A congressman from Georgia, one of the House’s chief Hawks on the Vietnam conflict, went to the Well of the House to speak in his typical heavy Georgian accent. Mitchell recalled his words, “I cannot ask the young men, that I had killed or wounded in Vietnam to forgive me. I cannot ask the mothers and fathers of those young men to forgive me. But, I do ask God to forgive me for being part of this wrong war for so long.”

“Tears came to my eyes when I heard those words,” said Mitchell. Another moving incident Mitchell wanted to talk about was the Watergate crisis. He recalled receiving a telephone call late on a Sunday evening at this home in Baltimore from Speaker Carl Albert.

The Speaker said, “We are going to have to meet early tomorrow in the House. We are going to have to impeach the President. We are getting mail by the box load about Nixon. The people want him impeached, and we must follow the will of the people.”

The phone call came right after the so-called “Saturday Night Massacre.” Mitchell’s response to Speaker Albert was, “Mr. Speaker, I asked for Mr. Nixon’s impeachment a long time ago.”

“Strange enough,” Mitchell underscored, ” a great deal was done on domestic and social programs under Nixon. He was astute enough as a politician to recognize the power of the Congress. Nixon, unquestionably set the seeds for minority businesses, although he did it for the wrong reasons. He wanted to get reelected by starting-up black capitalism.”

Mitchell said Blacks had access under President Nixon, Ford, and Carter, but not under Ronald Reagan. “If Reagan wins again,” Mitchell predicted, “things will be exceedingly grim and difficult. The blessing of the system, however, is that there are checkpoints. The House will remain Democratic. I suspect we will do fairly well in the Senate. Reagan is enormously popular as a man, but his programs aren’t.”

“America is really not a bestial nation,” Mitchell continued. “We don’t see anyone without any help. We aren’t going to see people hungry in the streets. I don’t care how conservative some elements get. There is a basic decency in America, that isn’t going to let those programs go by the boards.”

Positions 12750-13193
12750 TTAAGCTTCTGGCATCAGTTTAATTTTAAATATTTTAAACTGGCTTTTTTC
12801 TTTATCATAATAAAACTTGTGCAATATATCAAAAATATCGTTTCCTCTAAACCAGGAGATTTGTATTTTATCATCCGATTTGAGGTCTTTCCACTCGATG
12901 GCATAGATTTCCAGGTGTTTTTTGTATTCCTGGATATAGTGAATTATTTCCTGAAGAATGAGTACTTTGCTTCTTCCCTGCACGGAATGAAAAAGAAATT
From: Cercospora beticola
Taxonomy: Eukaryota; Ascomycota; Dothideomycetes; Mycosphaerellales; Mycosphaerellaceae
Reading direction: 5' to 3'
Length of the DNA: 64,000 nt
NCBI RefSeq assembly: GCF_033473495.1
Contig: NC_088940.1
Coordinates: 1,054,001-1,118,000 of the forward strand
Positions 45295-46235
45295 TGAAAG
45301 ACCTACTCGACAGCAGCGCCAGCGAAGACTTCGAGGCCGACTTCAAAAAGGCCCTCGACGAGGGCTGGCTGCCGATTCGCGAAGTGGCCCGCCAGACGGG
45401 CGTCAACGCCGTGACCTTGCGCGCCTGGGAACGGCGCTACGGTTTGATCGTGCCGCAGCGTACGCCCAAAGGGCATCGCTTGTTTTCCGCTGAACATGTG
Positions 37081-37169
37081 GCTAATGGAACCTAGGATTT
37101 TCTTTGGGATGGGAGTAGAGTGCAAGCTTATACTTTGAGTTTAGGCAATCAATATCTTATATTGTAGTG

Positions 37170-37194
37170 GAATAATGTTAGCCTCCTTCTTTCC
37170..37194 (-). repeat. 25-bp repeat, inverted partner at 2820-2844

“I am, was, and always will be a liberal,” Mitchell emphasized. “When all else fails, I believe it is the duty of government to do things for people: housing, health, education, and jobs.

I want the Democratic Party to shift back more towards that position, rather than becoming the new ‘Atari Democrats,’ the middle of the road types. It is because we have a capitalistic system, that we need government to play those roles.”

Although there were some rumors, that this might be Mitchell’s last hurrah, he said that he was taking it one term at a time. He also made it clear, that he had no interest in running for mayor of Baltimore City in ’87. (Mitchell retired in 1987.) But, he said, he knew of at least 12 Black men and women, in addition to State’s Attorney Kurt Schmoke, who were more than capable of handling that office.

(Mitchell’s instincts were right on about the popular Schmoke. He went on to served two terms as mayor of Baltimore from 1987-1999. In May 2014, Schmoke was appointed the President of my alma mater, the University of Baltimore.)

Mitchell said that he is astounded that he is now the fourth-ranking member of the House’s powerful Banking Committee. “I have enough support from the members and I know that if anything happens, I would be considered for the Committee’s chairmanship.” And then with a big belly laugh, he concluded,”Of course, the House would probably want to abolish the Committee!”


From my perspective, (his friends called him “PJ”), Parren has never received the rightful acclaim that he so richly deserved in his own community for his long, faithful and skill-filled service. I am continuously puzzled by that fact. Although the U. of Maryland, at College Park, has honored Parren’s memory by naming a building after him, when is the city of his birth – Baltimore – going to follow suit?